Despite being released way back in 1992, Neil Postman’s Technopoly has accurately and chillingly predicted the dire effects of mismanaged influx of information brought about by the exponential growth of technology.
While tech has paved the way for people to realize that the world can and should be better, it has become totalitarian due to its lack of management and regulation. It has invisibly taken over our lives, altering what used to be true in religion, politics, art, history — basically in all facets of culture.
Humans have become too dependent on technology that we’ve come to lose our trust in ourselves. All information, theories, and philosophies brought about by centuries of technological development have made us believe that we are imperfect and fallible – the exact opposite of what tech is, which is dependable, predictable, and measurable.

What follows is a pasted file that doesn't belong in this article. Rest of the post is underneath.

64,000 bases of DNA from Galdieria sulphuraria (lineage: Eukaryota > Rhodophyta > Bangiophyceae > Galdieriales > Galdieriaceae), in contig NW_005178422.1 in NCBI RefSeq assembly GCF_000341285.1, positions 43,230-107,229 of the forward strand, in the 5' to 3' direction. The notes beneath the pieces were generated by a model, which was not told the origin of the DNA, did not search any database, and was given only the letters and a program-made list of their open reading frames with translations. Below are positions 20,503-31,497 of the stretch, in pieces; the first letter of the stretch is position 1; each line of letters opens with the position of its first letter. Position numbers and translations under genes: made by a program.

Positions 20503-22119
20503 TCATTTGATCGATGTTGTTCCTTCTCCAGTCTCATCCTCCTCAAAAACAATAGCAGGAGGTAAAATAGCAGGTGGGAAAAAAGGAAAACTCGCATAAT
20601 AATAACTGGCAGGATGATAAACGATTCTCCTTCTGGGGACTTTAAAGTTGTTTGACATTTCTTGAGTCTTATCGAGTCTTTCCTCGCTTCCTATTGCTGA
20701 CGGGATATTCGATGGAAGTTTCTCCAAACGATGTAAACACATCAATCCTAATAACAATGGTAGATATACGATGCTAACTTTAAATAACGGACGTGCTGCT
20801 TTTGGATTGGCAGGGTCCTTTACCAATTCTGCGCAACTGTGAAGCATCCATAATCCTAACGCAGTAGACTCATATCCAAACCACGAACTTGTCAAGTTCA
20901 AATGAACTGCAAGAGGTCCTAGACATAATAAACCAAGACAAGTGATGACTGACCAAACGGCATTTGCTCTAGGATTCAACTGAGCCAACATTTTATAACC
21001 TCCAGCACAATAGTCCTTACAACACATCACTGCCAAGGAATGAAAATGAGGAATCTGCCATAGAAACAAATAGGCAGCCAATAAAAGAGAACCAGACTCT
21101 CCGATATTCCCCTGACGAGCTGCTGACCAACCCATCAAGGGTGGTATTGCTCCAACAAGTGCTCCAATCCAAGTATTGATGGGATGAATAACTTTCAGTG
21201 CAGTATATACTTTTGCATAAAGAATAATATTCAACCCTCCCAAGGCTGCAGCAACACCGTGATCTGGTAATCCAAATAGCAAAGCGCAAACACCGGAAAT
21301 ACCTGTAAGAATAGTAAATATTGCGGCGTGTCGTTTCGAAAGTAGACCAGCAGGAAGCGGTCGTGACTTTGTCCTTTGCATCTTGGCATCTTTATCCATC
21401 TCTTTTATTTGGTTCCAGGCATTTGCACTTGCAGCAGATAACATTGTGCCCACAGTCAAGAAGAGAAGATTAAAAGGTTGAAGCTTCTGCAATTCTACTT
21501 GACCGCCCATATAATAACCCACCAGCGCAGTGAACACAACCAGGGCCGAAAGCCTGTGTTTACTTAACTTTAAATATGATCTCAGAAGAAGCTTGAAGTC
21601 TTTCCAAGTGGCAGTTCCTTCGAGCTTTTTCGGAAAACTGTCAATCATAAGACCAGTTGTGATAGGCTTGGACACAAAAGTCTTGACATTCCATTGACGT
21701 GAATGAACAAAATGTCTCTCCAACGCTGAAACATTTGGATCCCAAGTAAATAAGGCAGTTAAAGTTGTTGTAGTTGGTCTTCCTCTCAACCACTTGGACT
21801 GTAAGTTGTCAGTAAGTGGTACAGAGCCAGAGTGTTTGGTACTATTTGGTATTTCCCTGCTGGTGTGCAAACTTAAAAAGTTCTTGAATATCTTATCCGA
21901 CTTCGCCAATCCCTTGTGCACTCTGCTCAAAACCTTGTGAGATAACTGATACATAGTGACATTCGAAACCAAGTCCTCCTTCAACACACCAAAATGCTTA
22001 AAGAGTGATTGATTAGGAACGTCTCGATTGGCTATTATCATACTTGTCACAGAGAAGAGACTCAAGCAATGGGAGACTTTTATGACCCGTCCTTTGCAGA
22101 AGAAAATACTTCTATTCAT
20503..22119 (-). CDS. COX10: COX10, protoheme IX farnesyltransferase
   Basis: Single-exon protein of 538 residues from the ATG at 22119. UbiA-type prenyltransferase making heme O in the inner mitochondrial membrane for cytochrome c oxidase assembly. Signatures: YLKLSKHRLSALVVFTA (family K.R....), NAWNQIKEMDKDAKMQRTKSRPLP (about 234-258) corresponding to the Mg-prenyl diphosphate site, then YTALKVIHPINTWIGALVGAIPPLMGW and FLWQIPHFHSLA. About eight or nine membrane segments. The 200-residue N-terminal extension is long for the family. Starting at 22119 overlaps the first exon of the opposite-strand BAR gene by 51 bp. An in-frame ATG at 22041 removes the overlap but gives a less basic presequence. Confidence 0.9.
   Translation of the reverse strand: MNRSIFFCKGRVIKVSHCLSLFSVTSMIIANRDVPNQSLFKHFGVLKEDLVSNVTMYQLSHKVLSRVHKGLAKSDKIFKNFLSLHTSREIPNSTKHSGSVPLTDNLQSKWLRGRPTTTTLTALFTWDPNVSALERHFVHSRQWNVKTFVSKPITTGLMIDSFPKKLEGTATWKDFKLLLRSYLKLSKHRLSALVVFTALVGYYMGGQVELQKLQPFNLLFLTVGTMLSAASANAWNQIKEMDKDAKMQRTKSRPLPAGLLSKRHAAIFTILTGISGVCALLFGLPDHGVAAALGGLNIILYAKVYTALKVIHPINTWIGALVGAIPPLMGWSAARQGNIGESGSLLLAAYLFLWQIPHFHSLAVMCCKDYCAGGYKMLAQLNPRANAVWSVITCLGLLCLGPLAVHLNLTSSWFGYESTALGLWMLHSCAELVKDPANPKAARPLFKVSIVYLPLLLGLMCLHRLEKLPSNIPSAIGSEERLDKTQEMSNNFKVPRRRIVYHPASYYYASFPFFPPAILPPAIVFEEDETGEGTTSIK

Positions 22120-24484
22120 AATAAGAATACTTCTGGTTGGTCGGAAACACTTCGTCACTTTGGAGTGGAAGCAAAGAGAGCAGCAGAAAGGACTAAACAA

Tech is designed to continuously unearth myriads of information that will overwhelm us, while humans are trying to catch up in comprehending the purpose of these data. The book asserts that information, without regulation, can be lethal. Until governments and institutions find effective and lightning-fast ways to come up with these policies, it is up to us as individuals to be more discerning and critical of information made available to us.
Human intelligence, unlike AI, is multidimensional and nontransferable. We have a unique, biologically-rooted, and intangible mental life that machines can never duplicate as these are driven by feelings and ideas. This unique facet is what drives creativity, judgment, and connection.
Schools of the future should be centered on ideas and coherence in order to develop the soft skills that will enable humans to sift through and make sense of data downloaded to them. In doing so, we are able to transcend our weaknesses by using tech and all the information we consume to address higher order, existential needs.